The Rungis Market has huge areas dedicated to fish, meat, cheese, produce and flowers. The place is a city all its own and that city is mostly alive at the very wee hours of the morning. In fact the fish house closes between 5 and 6 AM. Other houses soon follow.
We joined up with a culinary school from Scotland to make the minimum 20 for our all around tour. Phillipe was our guide for 2 years in a row and quite a good guide too. He told us stories of how the fish they are seeing now aren’t as large as fish they got in the past due to over fishing of certain species such as Tuna and Salmon.He told us of growing fields in northern Africa where acres of produce is grown and shipped in to the market.
This market was once located in the Les Halles area of Paris. The army came in and moved the entire market overnight to the new Rungis location. The entire re-location was hush-hush and only revealed after the move was complete.
We were outfitted in silly thin paper coats for sanitation, ice and water all over the floors (slippery) and fish everywhere being hustled about on flat beds, forklifts and all in a rush to finish their business by 6AM. You had to watch and listen for the ‘beep-beeps’ as the fish were hustled where ever they were rushing them to.
The meat house was akin to being in a nightmare. Meat carcasses hung everywhere – pigs, cows, goats, lamb, and even horse. Although the horse was not in when we were there they do, on occasion, carry it.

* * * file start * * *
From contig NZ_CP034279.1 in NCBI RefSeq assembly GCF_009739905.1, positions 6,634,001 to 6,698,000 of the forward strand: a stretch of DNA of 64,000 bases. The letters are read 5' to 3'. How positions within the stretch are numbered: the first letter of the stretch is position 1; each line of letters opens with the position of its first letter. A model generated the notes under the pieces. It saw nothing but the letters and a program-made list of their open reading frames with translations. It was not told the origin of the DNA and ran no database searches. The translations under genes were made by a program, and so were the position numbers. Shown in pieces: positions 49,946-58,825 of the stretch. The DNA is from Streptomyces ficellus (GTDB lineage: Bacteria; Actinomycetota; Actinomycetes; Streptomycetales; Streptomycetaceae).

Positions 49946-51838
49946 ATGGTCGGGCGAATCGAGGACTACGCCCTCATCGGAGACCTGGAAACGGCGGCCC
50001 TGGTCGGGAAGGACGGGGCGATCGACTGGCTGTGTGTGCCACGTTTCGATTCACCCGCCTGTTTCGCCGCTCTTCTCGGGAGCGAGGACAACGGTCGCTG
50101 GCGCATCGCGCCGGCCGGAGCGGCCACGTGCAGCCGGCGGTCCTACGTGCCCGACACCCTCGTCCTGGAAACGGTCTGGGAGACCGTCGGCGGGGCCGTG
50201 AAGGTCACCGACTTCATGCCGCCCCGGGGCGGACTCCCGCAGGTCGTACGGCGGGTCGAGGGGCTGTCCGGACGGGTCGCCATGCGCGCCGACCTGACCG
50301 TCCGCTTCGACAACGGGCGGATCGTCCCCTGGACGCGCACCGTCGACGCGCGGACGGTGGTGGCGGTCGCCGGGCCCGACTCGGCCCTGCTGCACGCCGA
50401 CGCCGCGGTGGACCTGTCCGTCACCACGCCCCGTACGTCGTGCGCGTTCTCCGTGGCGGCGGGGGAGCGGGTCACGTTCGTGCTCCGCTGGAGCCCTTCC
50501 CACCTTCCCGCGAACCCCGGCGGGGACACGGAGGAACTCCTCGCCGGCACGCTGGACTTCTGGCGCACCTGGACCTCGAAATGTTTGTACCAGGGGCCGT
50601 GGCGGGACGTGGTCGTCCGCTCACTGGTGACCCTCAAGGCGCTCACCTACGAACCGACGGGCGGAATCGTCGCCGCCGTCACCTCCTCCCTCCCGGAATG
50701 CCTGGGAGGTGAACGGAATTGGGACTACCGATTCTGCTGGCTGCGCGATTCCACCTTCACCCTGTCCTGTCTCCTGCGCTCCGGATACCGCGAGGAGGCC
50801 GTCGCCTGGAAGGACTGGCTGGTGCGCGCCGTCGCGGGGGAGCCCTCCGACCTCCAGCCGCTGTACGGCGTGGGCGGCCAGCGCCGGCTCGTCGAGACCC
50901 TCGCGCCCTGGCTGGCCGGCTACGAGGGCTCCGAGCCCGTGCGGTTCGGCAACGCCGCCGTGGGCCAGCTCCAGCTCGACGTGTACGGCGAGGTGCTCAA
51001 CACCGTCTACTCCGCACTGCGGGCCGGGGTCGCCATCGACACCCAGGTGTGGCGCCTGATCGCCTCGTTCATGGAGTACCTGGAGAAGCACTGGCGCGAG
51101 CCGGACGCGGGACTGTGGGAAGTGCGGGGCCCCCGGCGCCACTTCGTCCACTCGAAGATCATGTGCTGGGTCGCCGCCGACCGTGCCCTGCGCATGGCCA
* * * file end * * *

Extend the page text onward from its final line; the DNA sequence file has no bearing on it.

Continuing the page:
One pork house had pig heads in a pile. One guys job was to yank the tongues out and toss the tongueless head into a big wheeled basket full of other tongueless heads. One fell out as it was tossed, the next worker came by and it out of the way of the wheels and moved the entire grotesque basket to another room behind big blood smeared doors.
I know these are cow heads, not pigs. The pigs were in a pile getting their tongues ripped out, these got the distinction of being hung on steel pegs for some reason.
Later that evening on a menu, when seeing “Tête de cochon”, I thought to myself, yeah, saw that kicked too. Next?
The produce markets are displayed like incredible masterpieces of produce arrangement. Such beautiful fruits and vegetables!
The cheese house features cheeses aging in all stages. There are several cheese Americans would consider spoiled by the amount of mold forming on the outside rind. There is even one cheese you need to knock the bugs out of before you cut it. It looks like a cantaloupe inside and out. The cheese is very tasty. I wish I could remember the name of it.
My favorite cheese is a goat cheese called “Pouligny St. Pierre”, so yummy.
The flower market is spectacular. I wished I could buy a bunch for my hotel room but, they only sell them by the truck load it seems.
This market is a must visit for food tourists. The only thing is you need to have a group of 20 to qualify for a tour. If you go, ask for Phillipe if he is still there. He is a great guide and speaks wonderful English, and French and probably several other languages as well.
We had the best croissants, hot chocolate and cafe au lait at this market. Phillipe arranged for us to stop in one of the restaurants that serve the vendors after our tour. He had to make a special request because the restaurant was typically closing for the day when we finished with our tour. The restaurant is located next to the fish house.
I have to apologize for the quality of the photos here, I was trying to be discrete about taking photos. I must say that considering the job these men do, their all white clothing was actually not too bad.
To to end this lovely visit, the produce and flower pavilions.